The American Gas Association (AGA) and American Public Gas Association (APGA) gave a thumbs-up to FERC’s proposed rule issued in the wake of Hurricanes Katrina and Rita that would beef up the Commission’s pipeline reporting requirements in the event of pipeline damage that disrupts supply. However, Nevada-based Pauite Pipeline said the rule is vague, overly broad and could sharply raise the reporting burden on pipeline companies while inundating the Commission with insignificant information on minor pipeline events.

The Federal Energy Regulatory Commission issued its notice of proposed rulemaking (NOPR) last month (see Daily GPI, June 13). The NOPR would revise existing regulations by adding the following requirements: that pipeline companies report damage to pipelines that results in a loss of or reduction in service on those facilities; that they report when service is restored on those facilities; they report the information by e-mail or fax; and that they provide the Commission with a copy of an incident report required by the Department of Transportation (DOT) within 30 days. The proposal also would require interstate pipelines to send copies of required damage reports to state commissions.

In proposing the revisions, FERC said it “became aware that, while jurisdictional companies had kept the Commission informed of service interruptions as required by [current regulations during last hurricane season], vital information regarding the physical condition of facilities affecting operation of the pipeline grid remained unknown to the Commission.”

FERC’s existing “reporting requirements are not adequate to permit a reliable ‘snapshot’ of the natural gas infrastructure at any given time,” the NOPR said [RM06-18].

The AGA, which represents local distribution companies, lauded the rule as a method of enhancing public information on gas infrastructure, improving market information and adding to price transparency. AGA noted that the rule would assist the nation’s natural gas consumers in assessing the supply and transportation situation following damaging events. AGA suggested that FERC coordinate with DOT on incident reporting to ensure both agencies receive the information they need with a goal of “streamlining the reporting obligations of the industry.”

The APGA, which represents public gas utilities, said the rule would “enhance the Commission’s ability to take informed, preemptive action when warranted in order to lessen the threat of supply interruptions and other adverse impacts potentially resulting from such damage.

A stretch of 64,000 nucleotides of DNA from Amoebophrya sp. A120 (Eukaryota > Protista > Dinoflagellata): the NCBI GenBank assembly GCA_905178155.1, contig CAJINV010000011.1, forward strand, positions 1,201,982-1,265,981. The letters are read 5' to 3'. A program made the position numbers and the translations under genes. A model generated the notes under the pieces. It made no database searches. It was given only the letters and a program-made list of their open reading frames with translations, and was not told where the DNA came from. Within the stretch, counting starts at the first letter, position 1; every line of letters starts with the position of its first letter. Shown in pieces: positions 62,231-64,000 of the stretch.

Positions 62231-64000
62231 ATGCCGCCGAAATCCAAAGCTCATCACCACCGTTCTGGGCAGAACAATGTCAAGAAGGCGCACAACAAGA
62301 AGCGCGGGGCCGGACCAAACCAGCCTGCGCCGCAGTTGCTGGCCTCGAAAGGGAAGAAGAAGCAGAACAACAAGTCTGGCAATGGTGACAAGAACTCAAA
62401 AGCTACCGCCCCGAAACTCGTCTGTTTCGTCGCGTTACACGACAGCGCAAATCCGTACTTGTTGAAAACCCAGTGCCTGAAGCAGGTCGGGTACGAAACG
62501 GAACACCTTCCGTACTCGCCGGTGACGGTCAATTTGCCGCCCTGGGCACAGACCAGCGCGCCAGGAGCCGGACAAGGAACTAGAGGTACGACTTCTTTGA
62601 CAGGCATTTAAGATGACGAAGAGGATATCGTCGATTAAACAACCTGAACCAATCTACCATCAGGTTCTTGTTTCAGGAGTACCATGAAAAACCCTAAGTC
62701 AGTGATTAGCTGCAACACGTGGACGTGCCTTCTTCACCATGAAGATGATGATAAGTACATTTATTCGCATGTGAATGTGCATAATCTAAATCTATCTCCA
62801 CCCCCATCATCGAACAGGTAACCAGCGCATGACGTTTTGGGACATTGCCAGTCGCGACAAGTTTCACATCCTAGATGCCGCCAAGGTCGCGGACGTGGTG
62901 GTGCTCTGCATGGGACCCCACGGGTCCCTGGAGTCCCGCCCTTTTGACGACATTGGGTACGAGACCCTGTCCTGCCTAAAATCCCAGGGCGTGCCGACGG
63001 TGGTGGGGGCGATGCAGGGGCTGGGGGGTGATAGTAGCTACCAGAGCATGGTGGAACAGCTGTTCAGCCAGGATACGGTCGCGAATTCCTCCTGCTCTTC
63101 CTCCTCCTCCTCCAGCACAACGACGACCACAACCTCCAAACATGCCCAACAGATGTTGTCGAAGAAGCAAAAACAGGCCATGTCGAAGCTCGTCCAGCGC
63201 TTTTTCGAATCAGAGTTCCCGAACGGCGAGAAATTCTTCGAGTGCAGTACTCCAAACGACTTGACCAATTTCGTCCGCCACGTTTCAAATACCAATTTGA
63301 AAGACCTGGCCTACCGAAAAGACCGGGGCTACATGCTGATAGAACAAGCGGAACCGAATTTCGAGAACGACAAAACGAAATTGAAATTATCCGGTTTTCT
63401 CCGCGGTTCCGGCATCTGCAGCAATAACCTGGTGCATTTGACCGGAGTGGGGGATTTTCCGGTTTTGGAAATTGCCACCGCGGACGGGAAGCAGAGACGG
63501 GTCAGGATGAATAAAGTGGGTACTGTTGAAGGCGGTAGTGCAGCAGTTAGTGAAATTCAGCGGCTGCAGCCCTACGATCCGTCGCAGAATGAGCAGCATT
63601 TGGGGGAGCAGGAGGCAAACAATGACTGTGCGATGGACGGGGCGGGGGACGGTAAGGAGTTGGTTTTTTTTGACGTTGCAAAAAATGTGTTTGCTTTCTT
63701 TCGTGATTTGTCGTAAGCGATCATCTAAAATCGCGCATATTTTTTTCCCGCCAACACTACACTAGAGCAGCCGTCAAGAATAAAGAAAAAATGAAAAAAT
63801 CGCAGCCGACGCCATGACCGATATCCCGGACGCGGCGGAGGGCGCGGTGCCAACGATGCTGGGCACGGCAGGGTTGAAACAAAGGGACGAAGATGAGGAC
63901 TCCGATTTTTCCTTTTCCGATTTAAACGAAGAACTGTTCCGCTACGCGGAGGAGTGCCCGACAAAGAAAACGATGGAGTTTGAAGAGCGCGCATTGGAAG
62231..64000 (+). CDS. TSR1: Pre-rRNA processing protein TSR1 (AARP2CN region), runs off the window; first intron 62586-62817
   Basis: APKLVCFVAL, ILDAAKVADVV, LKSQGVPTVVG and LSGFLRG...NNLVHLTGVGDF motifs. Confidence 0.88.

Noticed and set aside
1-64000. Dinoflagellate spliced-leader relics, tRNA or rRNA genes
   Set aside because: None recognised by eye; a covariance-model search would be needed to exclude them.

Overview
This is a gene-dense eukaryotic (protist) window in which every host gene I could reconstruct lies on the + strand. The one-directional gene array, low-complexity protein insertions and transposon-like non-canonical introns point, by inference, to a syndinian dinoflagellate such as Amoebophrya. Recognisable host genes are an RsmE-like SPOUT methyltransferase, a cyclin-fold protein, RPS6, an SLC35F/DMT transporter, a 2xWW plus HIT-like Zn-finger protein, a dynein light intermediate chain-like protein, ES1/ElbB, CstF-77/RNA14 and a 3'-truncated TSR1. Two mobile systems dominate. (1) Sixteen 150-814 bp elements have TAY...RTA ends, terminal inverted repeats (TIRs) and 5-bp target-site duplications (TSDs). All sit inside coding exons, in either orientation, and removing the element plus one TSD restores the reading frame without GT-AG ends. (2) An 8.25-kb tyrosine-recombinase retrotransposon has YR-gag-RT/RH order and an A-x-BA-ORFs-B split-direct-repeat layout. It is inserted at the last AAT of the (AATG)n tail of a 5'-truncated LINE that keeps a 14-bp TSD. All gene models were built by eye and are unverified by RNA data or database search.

“APGA understands that the new regulation may increase somewhat the reporting burden…but based on the Commission’s analysis, the increased reporting burden would appear to be nominal.”

However, that’s not how Pauite sees it. “Unless the Commission narrows and refines the meaning of the language in the [rule] the Commission may find that the number of reportable incidents covered by the new rule is far more than 35 responses per year from 15 pipelines, as the NOPR estimates,” Pauite said. “The filing by numerous pipelines of a multitude of facility damage incident reports where the incidents involved are of little or no consequence will be unduly burdensome to pipeline companies.

“Refining the rule somewhat to reduce or eliminate the reporting of such incidents will have little or no effect on the Commission’s ability to know or be informed of the extent of damage to the nation’s pipeline infrastructure,” the pipeline company said.

Pauite suggested clarifying the meaning of the word “damage,” and placing qualifiers, such as a period of time, on the phrase “that results in loss of or reduction of service through those facilities” in order to exempt inconsequential incidents. Pauite recommends the Commission exempt from reporting damage to a facility that is fully restored to service within 15 days unless the pipeline company concludes that the incident significantly impaired its ability to provide service to its customers and therefore should be reported.

Pauite also said FERC should exempt LNG storage facilities from the reporting requirements because they already are under strict incident reporting requirements.

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